“During the reign of Queen Victoria Britain emerged as the most powerful trading nation in the world…” Paul Atterbury. British History In Depth.
The town itself is known for its ornate church (complete with grisly depiction of Jesus), bustling Sunday market and the photogenic ex-sugar-mill-turned-museum and impressive stone aqueduct in the neighboring town of San Jerónimo. In addition there are a couple of very nice hotels and a few decent restaurants and cafes around the plaza.
About 10 kilometers from Salami is the wonderfully atmospheric town of San Jerónimo. This is about as clean and pleasant as highland Guatemalan towns get. The weather, at a comfortable altitude around 1,100 meters (3,600 feet), is just warm enough. San Jerónimo has an interesting history, as it was here that sugarcane cultivation first made in-roads into the local economy with the establishment of Ccntral America’s first sugar mill by Dominican friars in 1601. The new crop came from Jamaica, along with new technology and 700 slaves from the island nation.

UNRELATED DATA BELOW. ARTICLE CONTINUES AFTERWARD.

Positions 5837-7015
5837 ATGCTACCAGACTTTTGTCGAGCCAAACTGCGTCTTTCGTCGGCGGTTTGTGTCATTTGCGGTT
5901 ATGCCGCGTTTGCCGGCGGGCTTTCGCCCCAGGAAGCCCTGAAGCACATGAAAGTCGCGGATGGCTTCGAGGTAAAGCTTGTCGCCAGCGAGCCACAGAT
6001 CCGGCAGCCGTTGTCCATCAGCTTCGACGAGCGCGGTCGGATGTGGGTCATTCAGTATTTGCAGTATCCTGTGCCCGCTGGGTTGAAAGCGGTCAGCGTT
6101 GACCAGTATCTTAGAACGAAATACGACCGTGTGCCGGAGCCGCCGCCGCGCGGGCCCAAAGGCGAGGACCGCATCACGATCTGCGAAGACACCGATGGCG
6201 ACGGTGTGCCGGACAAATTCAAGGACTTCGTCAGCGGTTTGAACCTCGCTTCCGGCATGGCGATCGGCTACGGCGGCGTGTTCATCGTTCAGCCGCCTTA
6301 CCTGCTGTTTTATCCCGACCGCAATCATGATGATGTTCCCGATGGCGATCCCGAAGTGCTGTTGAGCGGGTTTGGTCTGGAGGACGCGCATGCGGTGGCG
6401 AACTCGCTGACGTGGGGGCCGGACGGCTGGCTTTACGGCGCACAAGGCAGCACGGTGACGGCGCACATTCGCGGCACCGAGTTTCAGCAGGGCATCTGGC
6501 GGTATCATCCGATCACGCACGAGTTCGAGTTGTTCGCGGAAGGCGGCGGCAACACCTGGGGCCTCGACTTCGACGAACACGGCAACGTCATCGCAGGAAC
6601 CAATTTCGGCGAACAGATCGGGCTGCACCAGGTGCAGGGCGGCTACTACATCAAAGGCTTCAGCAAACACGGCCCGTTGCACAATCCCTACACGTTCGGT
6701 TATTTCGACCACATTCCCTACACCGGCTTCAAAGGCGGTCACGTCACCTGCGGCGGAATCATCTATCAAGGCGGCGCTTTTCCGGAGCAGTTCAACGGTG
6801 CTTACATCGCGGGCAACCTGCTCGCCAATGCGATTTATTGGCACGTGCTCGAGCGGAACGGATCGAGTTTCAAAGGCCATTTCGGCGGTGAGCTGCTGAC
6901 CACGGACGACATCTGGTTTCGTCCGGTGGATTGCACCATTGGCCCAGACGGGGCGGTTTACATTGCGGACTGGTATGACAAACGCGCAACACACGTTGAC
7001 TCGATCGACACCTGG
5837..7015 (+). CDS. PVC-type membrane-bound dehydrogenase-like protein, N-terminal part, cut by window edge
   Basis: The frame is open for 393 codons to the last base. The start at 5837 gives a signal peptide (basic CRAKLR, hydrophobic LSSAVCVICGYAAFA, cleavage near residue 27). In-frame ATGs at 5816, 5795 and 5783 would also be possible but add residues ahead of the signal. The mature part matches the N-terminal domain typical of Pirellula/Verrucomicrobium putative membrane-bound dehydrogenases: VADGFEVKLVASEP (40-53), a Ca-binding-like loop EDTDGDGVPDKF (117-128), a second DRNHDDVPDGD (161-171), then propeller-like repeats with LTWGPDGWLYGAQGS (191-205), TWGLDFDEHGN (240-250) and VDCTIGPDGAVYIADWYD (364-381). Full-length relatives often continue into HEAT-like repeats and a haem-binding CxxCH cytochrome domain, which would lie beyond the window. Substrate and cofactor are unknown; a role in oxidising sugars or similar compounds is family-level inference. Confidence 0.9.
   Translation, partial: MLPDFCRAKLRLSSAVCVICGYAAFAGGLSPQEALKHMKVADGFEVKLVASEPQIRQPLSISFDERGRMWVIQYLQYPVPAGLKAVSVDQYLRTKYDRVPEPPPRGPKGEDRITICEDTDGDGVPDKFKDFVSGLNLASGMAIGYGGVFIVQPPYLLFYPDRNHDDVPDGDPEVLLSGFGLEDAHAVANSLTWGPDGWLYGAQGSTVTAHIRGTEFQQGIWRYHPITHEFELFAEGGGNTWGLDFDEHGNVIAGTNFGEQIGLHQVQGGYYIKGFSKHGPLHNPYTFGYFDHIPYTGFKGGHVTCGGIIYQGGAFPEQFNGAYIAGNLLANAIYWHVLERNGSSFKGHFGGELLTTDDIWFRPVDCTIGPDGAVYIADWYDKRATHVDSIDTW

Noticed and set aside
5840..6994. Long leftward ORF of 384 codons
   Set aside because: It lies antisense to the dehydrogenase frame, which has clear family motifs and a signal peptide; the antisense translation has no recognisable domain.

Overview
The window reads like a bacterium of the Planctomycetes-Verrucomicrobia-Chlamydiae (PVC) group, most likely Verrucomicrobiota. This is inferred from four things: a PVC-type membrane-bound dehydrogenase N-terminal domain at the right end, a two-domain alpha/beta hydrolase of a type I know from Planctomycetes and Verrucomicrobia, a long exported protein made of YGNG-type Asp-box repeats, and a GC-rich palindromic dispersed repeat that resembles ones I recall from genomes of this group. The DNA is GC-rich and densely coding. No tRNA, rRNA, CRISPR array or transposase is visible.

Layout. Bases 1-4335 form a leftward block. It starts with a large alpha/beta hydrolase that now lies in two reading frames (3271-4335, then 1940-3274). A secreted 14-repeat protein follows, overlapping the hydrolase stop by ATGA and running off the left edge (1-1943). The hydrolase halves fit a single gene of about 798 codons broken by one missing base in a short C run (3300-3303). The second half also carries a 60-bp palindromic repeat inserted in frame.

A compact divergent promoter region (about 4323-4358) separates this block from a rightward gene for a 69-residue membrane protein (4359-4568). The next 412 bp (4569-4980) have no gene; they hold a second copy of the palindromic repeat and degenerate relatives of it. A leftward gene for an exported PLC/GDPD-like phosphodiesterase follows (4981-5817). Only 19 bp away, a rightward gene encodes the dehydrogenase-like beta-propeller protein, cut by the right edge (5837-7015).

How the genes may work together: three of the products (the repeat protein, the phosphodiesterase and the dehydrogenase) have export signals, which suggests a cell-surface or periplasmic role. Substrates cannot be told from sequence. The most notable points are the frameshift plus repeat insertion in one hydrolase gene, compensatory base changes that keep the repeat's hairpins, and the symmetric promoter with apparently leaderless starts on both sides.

During the 17th century, the friars built a Roman-style aqueduct with 124 archways to bring water to the sugar mill and town as production continued to increase. Wine and moonshine were also eventually produced in addition to sugar. The growth of these industries would be checked in 1829 with the expulsion from Guatemala of various religious orders under the liberal government of the time. You can still see the old remains of the archways scattered throughout town, giving San Jerónimo a unique feel.
Museo del Trapiche.
The town’s most interesting attraction is the Museo del Trapiche set on the grounds of the old Hacienda San Geronimo, Central America’s first sugar mill. It once housed 1,000 workers and boasted a production of 90 tons of processed sugar per year, a figure matched only by the great sugar mills of Mexico and Brazil.
Among the relics still in situ are a giant press and metallic waterwheel measuring seven meters in diameter and weighing a ton. The equipment was built by Fawcett Preston & Co of Liverpool (England) during the middle of the 19th Century. The company was founded in 1758, by George Perry, as the Liverpool branch of the Coalbrookdale Foundry at Ironbridge in Shropshire.